Posted by Dave • July 8, 2019 (Last modified January 29, 2021) • 4 min read
There is more that goes into job success than carrying out role responsibilities and completing projects. Organizations are successful when employees work well together, support each other, and buy into the long-term mission. That is why it’s so important to ensure your team members embody your culture and values in everything they do.
However, many organizations struggle to effectively include culture in employee performance reviews. Evaluating general job performance is straightforward since managers establish objectives, processes, and metrics for their direct reports. But organizational culture is more of a philosophy. You often intuitively know if an employee follows it but may not feel comfortable assessing them on something so vague.
The key is to remove the subjectivity by establishing a clear culture and values and a process for successfully evaluating employees on those competencies.
You can’t integrate culture into performance reviews until every employee can articulate what it is. Many organizations have a loose mission statement they ask employees to keep in mind as they go about their jobs. But that leads to each person forming their own conclusion on what the culture means and integrating it into their work in their own ways.
It’s perfectly fine to have a high-level mission statement. Although, you should also have a series of values that give it context. These should be memorable words or short phrases that employees can apply whenever the opportunity presents itself. Provide examples of what each looks like in action and give recognition when an employee incorporates them into their work so everyone understands what the culture is in a practical sense.
Once you’ve defined your culture using specific values, you can include each in your employee performance reviews. You should naturally build evaluation forms that focus primarily on the employee’s role objectives. You can also include adherence to values as a secondary competency along with criteria like time management, initiative, and teamwork.
List all your values on the evaluation form with short descriptions to remind raters what they mean. Then include a five-point rating scale they use to evaluate the employee on each one. At Trakstar, we recommend using terms like “not effective,” “minimally effective,” “effective,” “highly effective,” and “exceptional” rather than a numerical scale. That way raters have a frame of reference for the scores they give.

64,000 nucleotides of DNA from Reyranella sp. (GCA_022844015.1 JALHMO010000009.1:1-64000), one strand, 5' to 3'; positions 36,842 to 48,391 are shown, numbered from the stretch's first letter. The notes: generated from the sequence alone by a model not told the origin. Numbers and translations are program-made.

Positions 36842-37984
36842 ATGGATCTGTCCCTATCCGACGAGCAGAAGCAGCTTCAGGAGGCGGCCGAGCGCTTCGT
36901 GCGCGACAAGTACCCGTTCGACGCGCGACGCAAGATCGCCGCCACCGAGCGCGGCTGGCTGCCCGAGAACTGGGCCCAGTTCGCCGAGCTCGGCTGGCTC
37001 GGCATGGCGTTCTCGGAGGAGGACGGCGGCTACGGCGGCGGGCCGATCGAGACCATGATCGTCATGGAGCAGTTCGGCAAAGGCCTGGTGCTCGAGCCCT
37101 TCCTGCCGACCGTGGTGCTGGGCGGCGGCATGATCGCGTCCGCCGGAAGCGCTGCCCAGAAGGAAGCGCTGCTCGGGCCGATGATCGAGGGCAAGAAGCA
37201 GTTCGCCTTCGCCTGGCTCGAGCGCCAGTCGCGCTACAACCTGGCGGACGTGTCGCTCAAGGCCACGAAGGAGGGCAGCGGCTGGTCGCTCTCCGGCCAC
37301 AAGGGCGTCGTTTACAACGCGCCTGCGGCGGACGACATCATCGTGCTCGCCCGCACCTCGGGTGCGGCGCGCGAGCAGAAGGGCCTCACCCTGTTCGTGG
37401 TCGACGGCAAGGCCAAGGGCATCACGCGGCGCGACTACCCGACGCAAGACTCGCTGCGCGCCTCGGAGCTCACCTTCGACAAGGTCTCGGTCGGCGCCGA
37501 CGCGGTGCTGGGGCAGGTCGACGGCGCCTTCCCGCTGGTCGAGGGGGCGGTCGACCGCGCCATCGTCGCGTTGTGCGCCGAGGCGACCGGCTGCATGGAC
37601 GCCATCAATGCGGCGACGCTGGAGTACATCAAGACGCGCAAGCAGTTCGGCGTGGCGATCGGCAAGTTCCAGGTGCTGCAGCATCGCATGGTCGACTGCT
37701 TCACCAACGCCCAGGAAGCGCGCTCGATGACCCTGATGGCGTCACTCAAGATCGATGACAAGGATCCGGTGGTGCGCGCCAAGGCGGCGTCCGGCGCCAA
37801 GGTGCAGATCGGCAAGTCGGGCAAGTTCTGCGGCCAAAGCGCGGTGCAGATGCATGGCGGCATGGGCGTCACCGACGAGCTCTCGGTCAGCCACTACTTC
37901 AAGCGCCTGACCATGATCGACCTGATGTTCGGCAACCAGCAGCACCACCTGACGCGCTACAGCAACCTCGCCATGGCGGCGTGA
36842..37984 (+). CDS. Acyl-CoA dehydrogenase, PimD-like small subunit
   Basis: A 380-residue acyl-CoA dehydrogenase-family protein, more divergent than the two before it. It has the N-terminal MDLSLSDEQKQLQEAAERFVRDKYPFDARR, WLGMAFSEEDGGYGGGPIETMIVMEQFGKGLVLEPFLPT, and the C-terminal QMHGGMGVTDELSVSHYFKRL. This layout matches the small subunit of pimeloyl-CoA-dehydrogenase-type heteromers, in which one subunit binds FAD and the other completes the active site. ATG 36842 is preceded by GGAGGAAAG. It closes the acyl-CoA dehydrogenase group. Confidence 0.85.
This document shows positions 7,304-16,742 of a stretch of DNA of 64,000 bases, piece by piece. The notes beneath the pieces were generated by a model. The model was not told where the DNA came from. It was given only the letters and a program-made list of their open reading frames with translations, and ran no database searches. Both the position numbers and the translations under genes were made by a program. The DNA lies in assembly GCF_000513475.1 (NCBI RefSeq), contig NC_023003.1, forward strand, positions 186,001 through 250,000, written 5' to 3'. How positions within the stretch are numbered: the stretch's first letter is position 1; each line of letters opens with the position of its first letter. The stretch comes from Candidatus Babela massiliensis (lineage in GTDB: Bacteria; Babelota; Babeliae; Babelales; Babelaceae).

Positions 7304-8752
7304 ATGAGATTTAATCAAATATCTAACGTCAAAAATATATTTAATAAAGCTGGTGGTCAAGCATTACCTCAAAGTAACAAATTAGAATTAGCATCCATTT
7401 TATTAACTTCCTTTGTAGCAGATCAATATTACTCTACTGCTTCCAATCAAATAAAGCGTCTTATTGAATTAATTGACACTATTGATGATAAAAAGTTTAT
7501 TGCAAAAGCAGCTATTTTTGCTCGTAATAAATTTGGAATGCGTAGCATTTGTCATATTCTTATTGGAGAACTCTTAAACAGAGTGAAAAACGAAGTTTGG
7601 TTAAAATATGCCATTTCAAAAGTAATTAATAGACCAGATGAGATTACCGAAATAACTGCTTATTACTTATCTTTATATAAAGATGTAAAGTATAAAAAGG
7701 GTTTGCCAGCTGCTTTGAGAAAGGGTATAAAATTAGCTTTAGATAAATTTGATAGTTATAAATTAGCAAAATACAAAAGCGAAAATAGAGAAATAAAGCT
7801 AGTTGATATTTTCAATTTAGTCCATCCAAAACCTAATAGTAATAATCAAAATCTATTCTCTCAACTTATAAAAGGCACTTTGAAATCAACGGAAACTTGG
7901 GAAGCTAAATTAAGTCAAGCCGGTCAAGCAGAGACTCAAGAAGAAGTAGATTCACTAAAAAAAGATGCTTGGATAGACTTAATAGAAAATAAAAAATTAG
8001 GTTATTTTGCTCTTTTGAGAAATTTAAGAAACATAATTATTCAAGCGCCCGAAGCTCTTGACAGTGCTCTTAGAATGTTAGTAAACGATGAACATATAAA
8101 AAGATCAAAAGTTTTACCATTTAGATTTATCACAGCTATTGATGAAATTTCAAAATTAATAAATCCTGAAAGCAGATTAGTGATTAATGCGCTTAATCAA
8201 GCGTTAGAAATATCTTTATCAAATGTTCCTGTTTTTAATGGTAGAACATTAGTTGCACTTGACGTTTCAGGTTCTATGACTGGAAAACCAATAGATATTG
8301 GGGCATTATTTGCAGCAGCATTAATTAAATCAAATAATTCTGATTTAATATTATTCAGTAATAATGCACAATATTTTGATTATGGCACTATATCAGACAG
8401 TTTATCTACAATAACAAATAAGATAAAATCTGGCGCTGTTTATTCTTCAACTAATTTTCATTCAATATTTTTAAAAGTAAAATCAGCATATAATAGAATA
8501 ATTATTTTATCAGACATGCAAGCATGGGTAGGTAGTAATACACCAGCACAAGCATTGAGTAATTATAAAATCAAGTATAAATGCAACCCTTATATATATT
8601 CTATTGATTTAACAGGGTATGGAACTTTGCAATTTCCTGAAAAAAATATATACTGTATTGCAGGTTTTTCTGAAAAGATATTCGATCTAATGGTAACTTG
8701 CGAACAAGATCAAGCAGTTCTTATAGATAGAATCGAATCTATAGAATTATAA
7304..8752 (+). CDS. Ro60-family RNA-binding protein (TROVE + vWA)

An employee’s performance review is traditionally conducted by their manager. However, many organizations are bringing more voices to the process by including the employee’s team members, colleagues from other departments, their direct reports, and even people from outside the organization like customers or vendors.
360-degree feedback, as it’s called, is an excellent way to accurately assess an employee on every factor your organization cares about, especially culture and values. After all, managers don’t always see how an employee interacts with their peers or customers. By gathering ratings from multiple people, you’ll learn if the employee is truly embodying your values in everything they do.
The purpose of performance reviews isn’t just to tell an employee what they need to do better. It’s also an opportunity for them to set personal goals and plan for how they’ll accomplish them.
Goals most often focus on where an employee wants to improve at their job and the career strides they hope to make along the way. However, their development plan should cover how they’ll grow in all aspects of their job, including positively representing the organizational culture.
This is particularly important if the organization has recently defined the culture and is including it in evaluations for the first time. Many employees have the best intentions but may still be trying to grasp how they can apply the cultural philosophy to their work. The ratings they receive on each value, and the discussion they have with their manager regarding each one, will help them see where they can improve.
Cultural expectations are a two-way street. You of course want your employees to keep your values top of mind. And they expect the same from their manager, leadership, and the organization as a whole.
Performance reviews are a great opportunity to ask your employees how they feel about the culture they’re experiencing every day. Managers and direct reports should discuss how their team can better incorporate values into collaborative efforts.
It is also worthwhile to assess your culture from a macro perspective. Surveys and polls are an excellent way to learn if your workforce believes the organization is living by the same tenants it expects of them. We recommend making responses anonymous so your employees feel comfortable sharing their true feelings. The results you collect, combined with anecdotal feedback from individual employees, will show you exactly what needs to be done to make your organization an even better place to work.